Karma is a frequently heard word that has entered many Western languages including English. The word karma comes from the Sanskrit root kri meaning “to do.” Karma is action, plain and simple, whether involuntary or voluntary. The beating of the heart, the breathing of the lungs, eating, walking, working, playing; all of these actions are karma. One also hears of good karma and bad karma, which simply refers to actions that lead to positive results or negative results. In Sanskrit, the word for result is “phala,” which means “fruit.” So the fruit of an action can be positive, negative or mixed. Perform the action of robbing a bank and the fruit may be jail. Perform the action of opening a school and the result will be education. Where Hinduism adds an extra dimension to this understanding of karma is that the results of any given karma may not only bear “fruit” in this life, but may also bear fruit in a future lifetime. Similarly, actions performed in a former lifetime may be bearing results in this lifetime. Rob a bank in this lifetime, and you may not get caught and punished in this lifetime, but in some future lifetime you will pay for the crime in some fashion. You may appear to be an inocent person put into jail in the present lifetime, but in fact you are simply paying for a crime comminted in a previous lifetime. If a person has an unexpected win-fall of good fortune in this lifetime it could be the result of some good karma having been performed in a past lifetime.
Punya and Papa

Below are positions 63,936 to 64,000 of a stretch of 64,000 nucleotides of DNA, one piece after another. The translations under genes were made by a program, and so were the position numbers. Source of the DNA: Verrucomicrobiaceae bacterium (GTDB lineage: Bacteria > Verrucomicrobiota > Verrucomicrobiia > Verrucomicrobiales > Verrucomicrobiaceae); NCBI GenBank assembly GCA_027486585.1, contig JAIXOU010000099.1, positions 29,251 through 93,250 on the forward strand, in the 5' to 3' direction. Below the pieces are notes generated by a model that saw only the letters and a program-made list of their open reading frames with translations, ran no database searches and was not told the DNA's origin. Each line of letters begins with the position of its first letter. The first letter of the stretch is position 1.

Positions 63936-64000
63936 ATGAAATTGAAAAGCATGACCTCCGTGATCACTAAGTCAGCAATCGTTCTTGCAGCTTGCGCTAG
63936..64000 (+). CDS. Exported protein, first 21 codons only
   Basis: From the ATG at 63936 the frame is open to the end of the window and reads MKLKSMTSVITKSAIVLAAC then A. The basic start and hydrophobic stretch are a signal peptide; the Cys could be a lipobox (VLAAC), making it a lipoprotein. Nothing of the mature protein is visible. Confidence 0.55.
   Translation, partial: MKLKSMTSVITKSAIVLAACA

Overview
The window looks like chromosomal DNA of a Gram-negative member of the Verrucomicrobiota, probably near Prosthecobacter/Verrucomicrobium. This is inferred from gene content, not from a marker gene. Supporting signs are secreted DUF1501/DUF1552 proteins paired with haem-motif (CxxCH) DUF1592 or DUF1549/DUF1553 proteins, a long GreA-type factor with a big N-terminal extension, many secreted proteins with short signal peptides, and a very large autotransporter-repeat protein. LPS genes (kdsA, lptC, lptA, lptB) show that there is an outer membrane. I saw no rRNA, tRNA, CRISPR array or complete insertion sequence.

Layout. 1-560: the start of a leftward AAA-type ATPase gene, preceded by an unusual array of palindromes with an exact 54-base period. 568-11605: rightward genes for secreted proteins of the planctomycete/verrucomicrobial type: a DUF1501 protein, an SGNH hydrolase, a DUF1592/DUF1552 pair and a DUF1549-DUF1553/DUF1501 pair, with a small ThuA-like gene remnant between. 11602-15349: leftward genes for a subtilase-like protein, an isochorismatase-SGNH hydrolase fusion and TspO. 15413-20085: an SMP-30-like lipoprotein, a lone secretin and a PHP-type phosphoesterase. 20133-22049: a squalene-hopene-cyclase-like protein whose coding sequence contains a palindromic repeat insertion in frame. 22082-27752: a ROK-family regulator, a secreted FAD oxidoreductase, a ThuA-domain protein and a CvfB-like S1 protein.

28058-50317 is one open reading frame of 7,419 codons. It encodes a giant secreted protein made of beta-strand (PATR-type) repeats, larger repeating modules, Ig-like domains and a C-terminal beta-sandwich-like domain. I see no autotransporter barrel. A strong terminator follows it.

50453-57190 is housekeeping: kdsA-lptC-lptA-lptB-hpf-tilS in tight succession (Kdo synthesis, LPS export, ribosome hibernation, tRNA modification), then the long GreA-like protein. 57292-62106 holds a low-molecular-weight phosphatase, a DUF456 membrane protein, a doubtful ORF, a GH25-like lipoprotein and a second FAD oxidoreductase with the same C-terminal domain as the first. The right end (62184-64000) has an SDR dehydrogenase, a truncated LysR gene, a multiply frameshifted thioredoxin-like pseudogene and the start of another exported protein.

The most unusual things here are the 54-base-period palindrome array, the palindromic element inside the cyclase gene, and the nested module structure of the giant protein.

Actions that bear positive results and elevate a person are called punya. Actions that lead to a negative fruit and degrade a person are called papa. Imagine, for example, that every person has a spiritual “ledger” showing accrued punya credits and papa liabilities. A person who wins a lottery must have had a lot of punya accumulated due to many past positive actions. A person murdered must be experiencing the accumulated effects of past papa. In Hinduism people will often consciously attempt to buildup their punya assets and decrease their papa load by performing good actions, avoiding negative actions and even by performing atoning actions to wipe out negative papas. Scripture tells how fasting or giving charity on special days are particularly good for raising puny levels and lower in papa. Attending temple and receiving prasada or performing certain ritual sacrifices (yajnas) are said to even erase the effects of negative actions, papas. One’s position in life, the family one is born into, one’s economic position, one’s health and strength, and even what country one is born into and who one marries are considered to be the result of punya and papa. A person is born into a family of privilege and class as a result of great punya. A person is born into a hellish condition of war and disease as a result of papa. There are said to be heavenly and hellish realms “above and below” this earth that beings are born into as a result of high and low levels of punya and papa. The expression “seventh heaven,” for example, comes from a Hindu idea of heaven. Above this earth there are many levels of heaven and similarly, below this earth there are many levels of hell. The “seventh heaven” is the highest realm, but a heaven and a hell are never permanent. One may go to a heaven as a result of great punya, but once that punya is exhausted through enjoyment, one will move to lower levels of existence. Similarly, one may fall to a hell as a result of great papa, but once that papa is “burned off” through suffering one will begin to raise again to higher levels of existence. Earthly regions are considered middle ground where there is both happiness and suffering and because most actions are neither all good or all bad, the results are mixed. Therefore, our lives are mixed in terms of happiness and suffering.